'Operation Shakespeare': The international arms sting that shows how bad guys get big guns
John Shiffman chronicles the U.S.'s secret war against powers that try to put sophisticated technologies into enemy hands
August 10, 2014 12:00 AM
John Shiffman, author of "Operation Shakespeare: The True Story of an Elite International Sting."
By Margie Romero
It took a variety of sophisticated parts to build the surface-to-air missile that reportedly shot down a Malaysian jet July 17 over eastern Ukraine. In “Operation Shakespeare: The True Story of an Elite International Sting,” John Shiffman writes in exacting detail about American government agencies that battle to keep these types of sophisticated technologies out of enemy hands.
“OPERATION SHAKESPEARE: THE TRUE STORY OF AN ELITE INTERNATIONAL STING”
By John Shiffman Simon & Schuster ($28)
As the title states, this is not a work of fiction but a factual account. Yet Mr. Shiffman, an investigative journalist with Reuters, mixes his superb reporting with a breathless thriller narrative. The differing styles can be jarring to the reader.
Sections of color and “character” description end abruptly and are followed by long stretches of pure information. Quotes are inserted somewhat randomly. In the exciting opening gambit an undercover agent, Darius, appears on page one “sleep-deprived and adrenaline-fueled” at the airport in Tbilisi, Georgia. But it will be nearly 170 pages before the next “scene” at the airport takes place.
These complaints are minor, however, considering the amount of material that Mr. Shiffman juggles. His subject is complicated and troubling on many levels.
His theory in “Operation Shakespeare” is that arms and military technology proliferation is the most destabilizing factor in geopolitics and a greater danger to U.S. national security than terrorism. He states that there are “vast shadow networks of procurement agents deployed by the Iranian, Russian, Chinese, and Pakistani governments.” These agents seek things such as avionics, night vision goggles, sonar and radar.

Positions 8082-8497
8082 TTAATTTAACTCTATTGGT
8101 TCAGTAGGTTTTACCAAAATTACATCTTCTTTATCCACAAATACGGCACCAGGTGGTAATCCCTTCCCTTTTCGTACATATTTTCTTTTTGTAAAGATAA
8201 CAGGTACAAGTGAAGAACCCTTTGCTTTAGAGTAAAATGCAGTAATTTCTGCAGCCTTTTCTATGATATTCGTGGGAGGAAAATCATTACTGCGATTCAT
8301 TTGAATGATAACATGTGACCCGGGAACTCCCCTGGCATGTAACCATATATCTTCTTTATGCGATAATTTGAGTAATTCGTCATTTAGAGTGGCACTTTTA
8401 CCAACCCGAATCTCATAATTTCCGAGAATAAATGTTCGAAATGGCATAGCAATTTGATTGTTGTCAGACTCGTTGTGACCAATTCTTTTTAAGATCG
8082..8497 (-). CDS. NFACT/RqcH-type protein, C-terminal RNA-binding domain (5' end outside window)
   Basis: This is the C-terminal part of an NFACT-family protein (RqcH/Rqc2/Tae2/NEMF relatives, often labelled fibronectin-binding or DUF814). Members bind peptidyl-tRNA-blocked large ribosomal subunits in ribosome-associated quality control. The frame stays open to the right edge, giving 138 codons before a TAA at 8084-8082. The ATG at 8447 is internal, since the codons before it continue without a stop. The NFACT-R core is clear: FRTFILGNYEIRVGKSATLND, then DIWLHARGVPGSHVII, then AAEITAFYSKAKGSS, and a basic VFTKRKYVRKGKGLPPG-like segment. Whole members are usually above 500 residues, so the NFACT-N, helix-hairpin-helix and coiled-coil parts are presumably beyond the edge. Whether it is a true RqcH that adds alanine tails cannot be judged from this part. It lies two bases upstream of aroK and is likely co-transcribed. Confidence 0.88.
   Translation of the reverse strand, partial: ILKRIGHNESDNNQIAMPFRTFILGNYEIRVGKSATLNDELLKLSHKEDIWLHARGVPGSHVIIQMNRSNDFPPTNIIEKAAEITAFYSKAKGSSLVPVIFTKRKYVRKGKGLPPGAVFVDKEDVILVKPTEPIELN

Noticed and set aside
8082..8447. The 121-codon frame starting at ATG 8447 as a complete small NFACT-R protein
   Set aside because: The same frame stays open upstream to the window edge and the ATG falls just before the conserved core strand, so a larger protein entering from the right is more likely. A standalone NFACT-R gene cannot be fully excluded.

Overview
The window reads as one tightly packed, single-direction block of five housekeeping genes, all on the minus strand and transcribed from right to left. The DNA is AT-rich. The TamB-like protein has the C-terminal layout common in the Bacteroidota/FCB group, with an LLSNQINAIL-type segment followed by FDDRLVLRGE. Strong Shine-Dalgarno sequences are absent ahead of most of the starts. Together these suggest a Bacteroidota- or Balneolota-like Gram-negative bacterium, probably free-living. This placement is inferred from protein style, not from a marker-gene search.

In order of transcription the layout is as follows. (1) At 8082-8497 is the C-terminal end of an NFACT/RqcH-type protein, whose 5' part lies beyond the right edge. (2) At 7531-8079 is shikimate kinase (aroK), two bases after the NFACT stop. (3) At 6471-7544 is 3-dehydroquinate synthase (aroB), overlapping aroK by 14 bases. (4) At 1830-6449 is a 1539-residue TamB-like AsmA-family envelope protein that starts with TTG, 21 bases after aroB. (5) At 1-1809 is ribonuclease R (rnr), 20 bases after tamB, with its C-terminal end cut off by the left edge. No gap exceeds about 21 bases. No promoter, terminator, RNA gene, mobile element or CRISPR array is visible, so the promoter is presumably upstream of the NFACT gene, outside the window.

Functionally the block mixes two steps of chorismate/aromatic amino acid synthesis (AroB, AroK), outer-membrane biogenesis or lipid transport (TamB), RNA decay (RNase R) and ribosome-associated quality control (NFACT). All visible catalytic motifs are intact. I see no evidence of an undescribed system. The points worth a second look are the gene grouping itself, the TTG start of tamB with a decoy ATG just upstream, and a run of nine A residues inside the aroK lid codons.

Another item on their wish list is the gyroscope, which is the size of a poker chip. A gyroscope can orient a compass, help play an iPhone game or, more importantly, steer an intercontinental ballistic missile. Another dual-use product manufactured by an Arizona company is a microchip that functions as a timing device in an IED (improvised explosive device). Even more chilling, a triggered spark gap, which can crush a kidney stone, can also help detonate a nuclear weapon.
Mr. Shiffman says that some of America’s best-known corporations have received stiff fines for exporting sensitive technologies. There are also laws designed to prevent foreign students from working on certain projects without a license from the State Department. “But some scientists chafe at attempts to limit academic freedom,” Mr. Shiffman says, and free trade often trumps security threats in the global economy.
Most major U.S. corporations and research universities now employ compliance officers who try to enforce export laws, which range from the Trading With the Enemy Act of 1917 to today’s prohibited entities list, Shield America program, and Export Enforcement Coordination Center.
There are a bewildering array of government agencies in the field of counter-proliferation including Immigration and Customs Enforcement (ICE), the Defense Criminal Investigative Service (DCIS), the Bureau of Industry and Security (BIS), and Homeland Security. According to Mr. Shiffman, their investigations are “crapshoots: time intensive, expensive and far from certain.”
In “Operation Shakespeare” he writes about a specific investigation that worked. While much of the book is dense reading, when Mr. Shiffman relates details about this sting, his story flies.
At the Tbilisi airport, Darius, a Homeland Security agent posing as an arms dealer meets his target, Amir Ardebili, also known as Alex Dave. Mr. Ardebili is an independent contractor from Shiraz, Iran, who has been negotiating online with Darius’ fake company to smuggle American technology, such as missile guidance components.
Legendary Pictures, the Hollywood producer, bought the rights to Mr. Shiffman’s book and it’s easy to see how entertaining certain parts would be on screen. There is a large team of American agents with Darius, each with a distinctive personality, and lots of interesting scenery in the pro-American country of Georgia, including the George W. Bush Highway.
Mr. Shiffman also adds nice specific touches, such as when the Iranian brings his new friend a tin of the pistachios, the city of Shiraz’s specialty.
While truth is definitely slower than fiction, there is suspense in the book and plenty of spy novel details, such as intrigue at the Dubai Air Show and a Gulfstream jet making a “ghost landing.”
Although some people may prefer to wait for the faster-paced film treatment of “Operation Shakespeare,” many will find Mr. Shiffman’s book to be a fascinating read.
Margie Romero is communications manager at Pittsburgh Public Theater.
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